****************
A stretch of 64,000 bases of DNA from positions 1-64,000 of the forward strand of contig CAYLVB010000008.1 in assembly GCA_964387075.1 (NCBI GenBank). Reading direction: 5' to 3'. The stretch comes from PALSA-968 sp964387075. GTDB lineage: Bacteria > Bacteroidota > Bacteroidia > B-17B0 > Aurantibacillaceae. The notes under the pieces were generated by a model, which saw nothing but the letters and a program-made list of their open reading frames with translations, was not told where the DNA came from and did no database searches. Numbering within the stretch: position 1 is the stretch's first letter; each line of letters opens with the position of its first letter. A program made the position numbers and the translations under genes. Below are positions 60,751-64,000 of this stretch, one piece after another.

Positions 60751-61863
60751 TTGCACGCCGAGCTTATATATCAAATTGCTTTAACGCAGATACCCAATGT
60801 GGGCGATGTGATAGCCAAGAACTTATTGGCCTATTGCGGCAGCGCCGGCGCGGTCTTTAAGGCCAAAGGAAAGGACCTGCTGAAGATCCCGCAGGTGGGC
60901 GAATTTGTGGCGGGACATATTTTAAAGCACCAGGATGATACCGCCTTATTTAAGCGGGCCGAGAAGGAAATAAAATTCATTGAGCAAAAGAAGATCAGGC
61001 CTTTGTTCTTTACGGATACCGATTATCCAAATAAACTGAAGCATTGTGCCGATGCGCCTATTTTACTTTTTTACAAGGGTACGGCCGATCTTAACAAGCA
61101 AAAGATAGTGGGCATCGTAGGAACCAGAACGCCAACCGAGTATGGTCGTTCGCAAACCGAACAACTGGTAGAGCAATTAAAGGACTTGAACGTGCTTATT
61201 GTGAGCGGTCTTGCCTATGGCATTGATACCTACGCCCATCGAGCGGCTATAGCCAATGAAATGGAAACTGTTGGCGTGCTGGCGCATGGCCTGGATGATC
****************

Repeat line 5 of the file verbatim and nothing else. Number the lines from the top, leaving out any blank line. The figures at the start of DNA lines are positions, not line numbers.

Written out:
60901 GAATTTGTGGCGGGACATATTTTAAAGCACCAGGATGATACCGCCTTATTTAAGCGGGCCGAGAAGGAAATAAAATTCATTGAGCAAAAGAAGATCAGGC